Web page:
My Trainee Journey – A reflection of (almost) a year in museums

Hello again

The end is nigh for my, and my remaining colleagues’ traineeship. It is rather scary, as it only feels like last month we had our induction week.

I have been on leaps and bound these last 11 months. I’ve achieved things I never thought I would, and learned every step of the way. From documenting African collections and Munnings’ sketchbooks, to project management around Autism accessibility, and not to mention all those fun work trips and conferences like Moving on Up and Transformers.

What I am keen to write about is my perception of museums in general, before and at the end of my traineeship. Everyone who works in museums, always says “you will never visit/look at a museum/exhibit in the same way again!” and this is certainly true. For example, when visiting my brother in Glasgow, I went on a trip to the Riverside Museum and I actually enjoyed it more than the art museums I used to always see and love.

I could write a whole thesis on this, but I’ll stick to my main points. The reason I particularly enjoyed the Riverside is because I now have a better understanding of museums, rather than JUST the collections, as I did before the traineeship.

Museums are more than simply physical buildings of historic objects, as I have learned through The Training Museum and from everyone of my colleagues at Ipswich, regardless of their role or position.

They are the centre of a community. The objects and history are the core of a museum, this I have no doubt, but they do not define it. Rather they are a strong case for having a presence in the community.

Without going off on one, I want to conclude by saying: next time you are visiting a museum and you see a Tudor Cap dating 1504, or a master class painting from the 20 century, remember that there is so much more going on around those objects, and museums are, and always will be, striving to change lives.

Phew! A bit of an article, but I hope you get my drift.

Until next time


[I dedicate to this post to every colleague in the last 12 months who has made this traineeship a success.]


Autism Access Project

Hi everyone

Today I am going to write about something slightly different than what I have blogged about in the past. Today I am going to give you a glimpse of the Autism Access Project, a subject close to my heart.

This blog directly leads from the last one I wrote about Transformers, which is an on-going development programme based on diversity. Transformers has been highly informative for this project. I briefly talked about Early Bird Hour last time, which I will mention as we go on.

The Autism Accessibility Project is an initiative I am leading on in Ipswich Museum. When I was four years old, I was diagnosed with Autism Spectrum Disorder and thus have years of life experience in the area. When the opportunity came to lead on this project, I almost jumped at the chance!  

So what is Autism? It would take too long to explain fully, but basically it is a neurological condition that affects the way an individual communicates, interacts and makes sense of the world. Here are some listed traits:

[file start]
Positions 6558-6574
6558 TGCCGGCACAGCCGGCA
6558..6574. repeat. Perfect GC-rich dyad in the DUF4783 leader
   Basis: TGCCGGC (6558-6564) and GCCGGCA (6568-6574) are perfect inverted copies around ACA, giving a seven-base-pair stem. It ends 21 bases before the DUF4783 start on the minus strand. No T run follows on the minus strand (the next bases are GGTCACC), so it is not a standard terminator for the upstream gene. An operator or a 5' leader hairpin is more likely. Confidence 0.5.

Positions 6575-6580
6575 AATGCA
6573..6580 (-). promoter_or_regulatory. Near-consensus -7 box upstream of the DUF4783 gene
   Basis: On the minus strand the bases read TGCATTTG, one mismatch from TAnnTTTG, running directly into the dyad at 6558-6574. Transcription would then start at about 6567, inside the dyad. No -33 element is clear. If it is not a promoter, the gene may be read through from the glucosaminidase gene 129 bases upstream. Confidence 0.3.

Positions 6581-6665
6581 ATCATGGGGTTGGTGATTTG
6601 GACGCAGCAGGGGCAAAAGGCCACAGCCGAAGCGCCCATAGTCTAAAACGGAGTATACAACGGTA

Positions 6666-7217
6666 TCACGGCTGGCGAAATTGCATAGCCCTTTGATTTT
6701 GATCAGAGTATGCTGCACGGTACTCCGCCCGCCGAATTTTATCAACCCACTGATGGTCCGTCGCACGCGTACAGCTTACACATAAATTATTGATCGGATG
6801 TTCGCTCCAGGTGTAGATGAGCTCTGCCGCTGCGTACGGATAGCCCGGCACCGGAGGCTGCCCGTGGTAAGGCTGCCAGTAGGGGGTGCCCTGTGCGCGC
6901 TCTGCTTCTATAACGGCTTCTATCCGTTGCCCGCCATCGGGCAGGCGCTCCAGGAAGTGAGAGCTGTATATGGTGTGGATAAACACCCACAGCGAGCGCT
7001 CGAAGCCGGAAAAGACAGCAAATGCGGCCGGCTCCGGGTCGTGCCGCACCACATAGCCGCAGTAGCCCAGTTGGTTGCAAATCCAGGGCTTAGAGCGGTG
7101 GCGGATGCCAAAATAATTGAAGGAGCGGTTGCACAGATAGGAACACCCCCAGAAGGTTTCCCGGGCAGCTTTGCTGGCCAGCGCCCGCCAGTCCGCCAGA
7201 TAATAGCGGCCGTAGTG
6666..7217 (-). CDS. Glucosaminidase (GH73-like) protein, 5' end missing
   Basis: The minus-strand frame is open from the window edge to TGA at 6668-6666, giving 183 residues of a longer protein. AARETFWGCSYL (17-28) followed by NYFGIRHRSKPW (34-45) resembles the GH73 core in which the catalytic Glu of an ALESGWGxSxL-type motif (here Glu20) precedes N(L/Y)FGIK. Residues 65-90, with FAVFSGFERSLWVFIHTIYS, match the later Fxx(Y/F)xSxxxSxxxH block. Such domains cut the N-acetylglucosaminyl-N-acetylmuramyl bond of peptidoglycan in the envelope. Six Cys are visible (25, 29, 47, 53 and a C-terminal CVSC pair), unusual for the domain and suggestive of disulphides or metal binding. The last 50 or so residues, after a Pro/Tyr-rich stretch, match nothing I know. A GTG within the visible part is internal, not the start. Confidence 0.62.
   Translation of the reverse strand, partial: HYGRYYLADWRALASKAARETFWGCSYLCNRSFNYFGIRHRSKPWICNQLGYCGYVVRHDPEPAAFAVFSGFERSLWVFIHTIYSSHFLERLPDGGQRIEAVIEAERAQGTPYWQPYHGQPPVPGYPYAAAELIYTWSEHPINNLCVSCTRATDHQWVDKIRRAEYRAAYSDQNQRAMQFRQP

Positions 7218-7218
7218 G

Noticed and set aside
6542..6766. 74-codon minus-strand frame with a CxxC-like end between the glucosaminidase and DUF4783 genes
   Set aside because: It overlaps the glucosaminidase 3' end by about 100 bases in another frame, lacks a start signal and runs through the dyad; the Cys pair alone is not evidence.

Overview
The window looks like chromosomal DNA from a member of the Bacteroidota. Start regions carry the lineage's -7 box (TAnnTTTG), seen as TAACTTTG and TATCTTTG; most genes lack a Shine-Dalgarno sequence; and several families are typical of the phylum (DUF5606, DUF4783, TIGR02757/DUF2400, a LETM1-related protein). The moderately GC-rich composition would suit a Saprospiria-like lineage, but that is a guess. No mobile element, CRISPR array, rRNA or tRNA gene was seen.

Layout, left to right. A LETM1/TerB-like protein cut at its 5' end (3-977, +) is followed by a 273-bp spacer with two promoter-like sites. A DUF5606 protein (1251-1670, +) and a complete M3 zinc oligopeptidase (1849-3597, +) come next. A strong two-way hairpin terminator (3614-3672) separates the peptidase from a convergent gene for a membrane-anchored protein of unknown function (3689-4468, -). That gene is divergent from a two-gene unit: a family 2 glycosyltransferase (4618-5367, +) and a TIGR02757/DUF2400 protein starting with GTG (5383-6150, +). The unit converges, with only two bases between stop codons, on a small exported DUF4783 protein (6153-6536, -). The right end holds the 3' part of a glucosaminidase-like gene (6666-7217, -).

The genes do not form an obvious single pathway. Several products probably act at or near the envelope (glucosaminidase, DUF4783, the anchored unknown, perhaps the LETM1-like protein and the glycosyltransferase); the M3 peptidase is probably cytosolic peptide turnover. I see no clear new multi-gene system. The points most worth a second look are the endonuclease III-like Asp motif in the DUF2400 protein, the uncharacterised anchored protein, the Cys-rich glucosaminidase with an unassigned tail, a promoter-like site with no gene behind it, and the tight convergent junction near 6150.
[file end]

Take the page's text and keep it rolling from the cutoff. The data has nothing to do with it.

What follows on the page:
• Difficulties with communication and interaction, which often results in confusion around relationships.
  • Repetitive behaviours that might appear strange, but give comfort and keeps a balance of certainty in their life.
  • Sensory sensitivity. Over or under sensitive to touch, sound, taste.
  • Being a “spectrum” condition means that autistic traits affect people in different ways. Some traits may not even apply to some autistic people.
  • People with Autism are by no means stupid. They generally have focus, which makes them very clever and thus good employees.   

The world can be a challenging and confusing place for autistic people, and thus they may behave in a way that others would struggle to understand. Therefore, training is key in this project, in order to raise awareness of what concerns there might be for autistic visitors, but also to highlight the positives and challenges.

I was ready and able to personally deliver the training. It went down a great success with my colleagues and I am incredibly proud to have given them an insight about what it means to be autistic and how best to support visitors with special needs. I liked it so much that I doing it again in a couple of weeks (eek!).

Alongside helpful access information on the website, we at Ipswich Museums are piloting the Early Bird Hour before normal opening times. 9 – 10am on the first Friday of every month (August being the next one) we are trialling an early opening just for people with special needs.

Early Bird hour 1

My intention for introducing this was to give a quieter and stress free space to explore the museum. In public places, you are often faced with bustling crowds and loud noises. This is often overwhelming for autistic people with sensory issues. It was something that I intensely struggled with as a child, and I thought that introducing the Early Bird Hour would help us be more inclusive for people with special needs.

Hopefully that has given you a good insight into the work we are doing at Ipswich. If you would like to know more about Autism, I would suggest visiting the National Autistic Society website.

If you are interested in the Early Bird Hour and Autism access at Ipswich Museum, please look at the Making a Visit page on our website and scroll down to Early Bird Hour.